Yoga and Meditation: Perspectives, Context and Methodologies
- Start date
- End date
- Term 1
- Module code
- FHEQ Level
- Department of Religions and Philosophies
‘Yoga and Meditation: Perspectives, Context and Methodologies’ constitutes the core course for the MA programme ‘Traditions of Yoga and Meditation’. It is designed to provide students with an understanding of key theoretical approaches to the interpretation of the subject, as well as a familiarity with those methodologies that will be utilised in the context of the other three courses within the MA. The first component of this course—‘Perspectives’—will focus on the study of experience. The categories of the emic and the etic, which provide accounts of cultural behaviour and belief from the standpoint of the insider and the outsider, respectively, will be probed, and examples of their application to ethnological data provided. This background will then be used to explore the ways in which meaning and value are interpreted in relation to the category of ‘religious experiences’, such as those obtained through yoga and meditation.
Another important perspective to be examined is the construction, deconstruction, or giveness of the subject or Self as it has been seen within contemporary academic analysis. The second component of the course— ‘Context’—will present the broad historical, social, economic, cultural and doctrinal contexts which will be explored in detail in the three other courses belonging to this MA; the purpose is to tie together the regions and cultures by discussing them in relation to a common historical framework and examining their interactions over the period in which ideas relating to yoga and meditation were developing across the sub-continent, the Himalayas, and East Asia. Finally, ‘Methodologies’ will investigate academic approaches relevant to the study of yoga and meditation. This begins with a discussion of Pierre Bourdieu’s emphasis on practice for the iteration of cultural meaning, then discuss the idea of performativity in relation to the definition of identity, as developed by Judith Butler, and to disciplinary techniques, as charted by Foucault. These specific ideas will be related to the broader field of ritual theory. Finally, the course will treat the psychological and physiological aspects of yoga and meditation on the basis of current research, involving mindfulness. (All part-time students registered for this MA will need to enrol in this core course during Year 1.)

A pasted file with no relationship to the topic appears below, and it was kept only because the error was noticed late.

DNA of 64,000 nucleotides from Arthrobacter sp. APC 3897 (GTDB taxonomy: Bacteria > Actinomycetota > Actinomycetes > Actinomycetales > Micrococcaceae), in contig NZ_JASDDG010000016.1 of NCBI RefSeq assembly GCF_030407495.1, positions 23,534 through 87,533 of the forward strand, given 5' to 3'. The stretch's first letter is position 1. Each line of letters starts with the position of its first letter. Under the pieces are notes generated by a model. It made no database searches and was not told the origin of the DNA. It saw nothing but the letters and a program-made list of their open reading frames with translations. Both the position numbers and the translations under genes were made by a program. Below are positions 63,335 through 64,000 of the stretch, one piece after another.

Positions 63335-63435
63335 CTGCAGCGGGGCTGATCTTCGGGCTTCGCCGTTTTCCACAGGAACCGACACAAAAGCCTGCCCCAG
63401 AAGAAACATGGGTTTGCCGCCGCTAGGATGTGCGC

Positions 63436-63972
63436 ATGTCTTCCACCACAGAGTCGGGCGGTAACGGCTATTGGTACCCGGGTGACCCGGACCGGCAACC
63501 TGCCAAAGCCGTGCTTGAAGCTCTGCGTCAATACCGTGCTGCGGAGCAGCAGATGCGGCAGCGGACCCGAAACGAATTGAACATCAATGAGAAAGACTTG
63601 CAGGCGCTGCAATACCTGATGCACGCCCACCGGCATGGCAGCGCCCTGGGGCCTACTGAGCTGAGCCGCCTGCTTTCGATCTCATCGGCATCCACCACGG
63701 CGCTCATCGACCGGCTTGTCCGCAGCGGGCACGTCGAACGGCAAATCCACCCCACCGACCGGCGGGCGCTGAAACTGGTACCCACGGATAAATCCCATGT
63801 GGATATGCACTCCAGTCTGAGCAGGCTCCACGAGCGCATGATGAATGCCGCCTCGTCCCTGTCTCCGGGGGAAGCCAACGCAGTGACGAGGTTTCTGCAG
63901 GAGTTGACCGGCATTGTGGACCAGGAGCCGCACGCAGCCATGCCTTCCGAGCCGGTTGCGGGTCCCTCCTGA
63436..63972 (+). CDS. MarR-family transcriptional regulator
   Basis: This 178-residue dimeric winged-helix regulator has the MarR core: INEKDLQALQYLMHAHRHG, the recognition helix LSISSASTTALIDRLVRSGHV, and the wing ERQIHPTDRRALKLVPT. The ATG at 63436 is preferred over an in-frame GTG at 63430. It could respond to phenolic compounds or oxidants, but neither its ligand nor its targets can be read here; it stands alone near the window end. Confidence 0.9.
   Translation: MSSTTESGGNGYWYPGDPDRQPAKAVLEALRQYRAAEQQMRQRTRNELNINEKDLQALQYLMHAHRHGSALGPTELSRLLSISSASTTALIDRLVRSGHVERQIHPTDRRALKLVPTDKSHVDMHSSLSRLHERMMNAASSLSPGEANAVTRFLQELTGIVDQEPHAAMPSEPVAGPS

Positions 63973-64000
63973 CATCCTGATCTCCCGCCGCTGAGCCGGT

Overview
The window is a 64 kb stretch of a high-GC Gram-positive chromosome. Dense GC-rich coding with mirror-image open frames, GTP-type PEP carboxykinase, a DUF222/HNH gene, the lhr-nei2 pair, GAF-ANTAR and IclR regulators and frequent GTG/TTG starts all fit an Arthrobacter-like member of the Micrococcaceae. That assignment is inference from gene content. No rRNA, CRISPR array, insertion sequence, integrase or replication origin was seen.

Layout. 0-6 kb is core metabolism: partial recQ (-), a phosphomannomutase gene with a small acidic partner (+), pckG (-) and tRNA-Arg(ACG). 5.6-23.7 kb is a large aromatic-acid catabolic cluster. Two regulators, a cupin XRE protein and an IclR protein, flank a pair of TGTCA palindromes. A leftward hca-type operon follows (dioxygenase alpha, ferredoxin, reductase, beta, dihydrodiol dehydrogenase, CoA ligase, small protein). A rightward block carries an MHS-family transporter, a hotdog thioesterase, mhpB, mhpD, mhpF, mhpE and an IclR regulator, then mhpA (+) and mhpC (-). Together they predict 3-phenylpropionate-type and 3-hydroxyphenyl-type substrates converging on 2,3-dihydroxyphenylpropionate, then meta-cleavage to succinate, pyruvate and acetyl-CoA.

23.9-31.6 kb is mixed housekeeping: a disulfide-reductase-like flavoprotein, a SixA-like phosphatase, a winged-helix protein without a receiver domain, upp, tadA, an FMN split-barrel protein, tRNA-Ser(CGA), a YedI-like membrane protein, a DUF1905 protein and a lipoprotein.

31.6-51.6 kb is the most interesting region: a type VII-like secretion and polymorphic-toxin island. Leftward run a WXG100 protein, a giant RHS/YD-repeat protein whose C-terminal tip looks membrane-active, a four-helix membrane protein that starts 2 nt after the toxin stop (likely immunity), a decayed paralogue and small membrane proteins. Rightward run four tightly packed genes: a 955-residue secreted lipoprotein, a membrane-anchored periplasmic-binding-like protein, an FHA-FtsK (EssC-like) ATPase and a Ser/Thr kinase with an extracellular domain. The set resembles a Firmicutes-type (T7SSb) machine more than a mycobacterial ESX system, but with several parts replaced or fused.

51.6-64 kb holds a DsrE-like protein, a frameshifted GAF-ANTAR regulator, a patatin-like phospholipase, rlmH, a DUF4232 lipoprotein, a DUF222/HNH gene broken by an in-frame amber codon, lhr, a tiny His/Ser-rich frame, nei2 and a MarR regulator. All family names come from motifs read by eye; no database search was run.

Objectives and learning outcomes of the module
At the end of the course, a student should be able to demonstrate
- the ability to define the broad structural and historical relationships between techniques of yoga and meditation as practiced in the three main regions covered in the three other courses in the overall MA programme.
- the ability to assess the social, cultural and economic dimensions of yogic and meditational practice, both for the ancient and the modern world.
- the ability to evaluate the modes of interaction between theory and practice, using as the particular case in point the relationship between speculative religious belief and yogic and meditational practice.
- the ability to critically discuss arguments related to the continuities and discontinuities between historical forms of yogic and meditational practice and their reflexes in the modern world
- familiarity with the general models of the relationship between mind and body that inform the meditative traditions explored in greater detail in the 2 ½ other taught course units of the present MA programme.
- knowledge of the commerce in goods and ideas between India, Tibet and China as relevant to yoga and meditation.
- familiarity with theoretical approaches to the problem of the nature of the subject and their relevance for a critique of various sorts of meditational practice.
A hour lecture and one hour seminar each week.
Method of assessment
One 3,000 word essay (worth 80%); one 750 word Book Review (worth 20%).
Important notice regarding changes to programmes and modules